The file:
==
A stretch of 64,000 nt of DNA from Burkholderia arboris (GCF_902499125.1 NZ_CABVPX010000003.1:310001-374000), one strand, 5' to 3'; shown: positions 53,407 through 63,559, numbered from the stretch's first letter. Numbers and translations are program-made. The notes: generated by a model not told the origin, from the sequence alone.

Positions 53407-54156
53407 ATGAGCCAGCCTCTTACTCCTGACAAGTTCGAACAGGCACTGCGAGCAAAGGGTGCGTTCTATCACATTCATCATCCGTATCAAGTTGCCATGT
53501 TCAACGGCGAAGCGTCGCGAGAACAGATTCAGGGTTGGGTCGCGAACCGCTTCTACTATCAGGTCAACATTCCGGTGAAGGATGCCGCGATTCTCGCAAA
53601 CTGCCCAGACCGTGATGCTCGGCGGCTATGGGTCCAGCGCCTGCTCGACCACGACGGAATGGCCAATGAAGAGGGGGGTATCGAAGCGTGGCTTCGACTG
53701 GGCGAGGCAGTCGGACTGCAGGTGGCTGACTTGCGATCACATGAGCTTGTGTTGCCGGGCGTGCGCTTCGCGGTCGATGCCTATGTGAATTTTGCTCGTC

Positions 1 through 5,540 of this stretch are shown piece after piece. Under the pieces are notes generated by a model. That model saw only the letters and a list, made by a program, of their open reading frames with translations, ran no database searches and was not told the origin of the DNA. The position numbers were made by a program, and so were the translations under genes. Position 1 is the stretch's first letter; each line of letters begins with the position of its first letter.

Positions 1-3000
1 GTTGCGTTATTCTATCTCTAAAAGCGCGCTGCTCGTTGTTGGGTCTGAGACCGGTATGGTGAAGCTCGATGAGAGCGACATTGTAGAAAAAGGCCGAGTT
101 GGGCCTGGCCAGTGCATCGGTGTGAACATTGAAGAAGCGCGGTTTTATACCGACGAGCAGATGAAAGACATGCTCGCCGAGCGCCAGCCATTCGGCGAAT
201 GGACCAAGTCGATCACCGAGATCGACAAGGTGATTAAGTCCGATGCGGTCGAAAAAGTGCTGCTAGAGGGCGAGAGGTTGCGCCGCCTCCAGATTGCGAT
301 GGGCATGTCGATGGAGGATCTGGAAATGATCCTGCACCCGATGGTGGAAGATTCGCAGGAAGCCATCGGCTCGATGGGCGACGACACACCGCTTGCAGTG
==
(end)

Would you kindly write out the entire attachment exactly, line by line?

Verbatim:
A stretch of 64,000 nt of DNA from Burkholderia arboris (GCF_902499125.1 NZ_CABVPX010000003.1:310001-374000), one strand, 5' to 3'; shown: positions 53,407 through 63,559, numbered from the stretch's first letter. Numbers and translations are program-made. The notes: generated by a model not told the origin, from the sequence alone.

Positions 53407-54156
53407 ATGAGCCAGCCTCTTACTCCTGACAAGTTCGAACAGGCACTGCGAGCAAAGGGTGCGTTCTATCACATTCATCATCCGTATCAAGTTGCCATGT
53501 TCAACGGCGAAGCGTCGCGAGAACAGATTCAGGGTTGGGTCGCGAACCGCTTCTACTATCAGGTCAACATTCCGGTGAAGGATGCCGCGATTCTCGCAAA
53601 CTGCCCAGACCGTGATGCTCGGCGGCTATGGGTCCAGCGCCTGCTCGACCACGACGGAATGGCCAATGAAGAGGGGGGTATCGAAGCGTGGCTTCGACTG
53701 GGCGAGGCAGTCGGACTGCAGGTGGCTGACTTGCGATCACATGAGCTTGTGTTGCCGGGCGTGCGCTTCGCGGTCGATGCCTATGTGAATTTTGCTCGTC

Positions 1 through 5,540 of this stretch are shown piece after piece. Under the pieces are notes generated by a model. That model saw only the letters and a list, made by a program, of their open reading frames with translations, ran no database searches and was not told the origin of the DNA. The position numbers were made by a program, and so were the translations under genes. Position 1 is the stretch's first letter; each line of letters begins with the position of its first letter.

Positions 1-3000
1 GTTGCGTTATTCTATCTCTAAAAGCGCGCTGCTCGTTGTTGGGTCTGAGACCGGTATGGTGAAGCTCGATGAGAGCGACATTGTAGAAAAAGGCCGAGTT
101 GGGCCTGGCCAGTGCATCGGTGTGAACATTGAAGAAGCGCGGTTTTATACCGACGAGCAGATGAAAGACATGCTCGCCGAGCGCCAGCCATTCGGCGAAT
201 GGACCAAGTCGATCACCGAGATCGACAAGGTGATTAAGTCCGATGCGGTCGAAAAAGTGCTGCTAGAGGGCGAGAGGTTGCGCCGCCTCCAGATTGCGAT
301 GGGCATGTCGATGGAGGATCTGGAAATGATCCTGCACCCGATGGTGGAAGATTCGCAGGAAGCCATCGGCTCGATGGGCGACGACACACCGCTTGCAGTG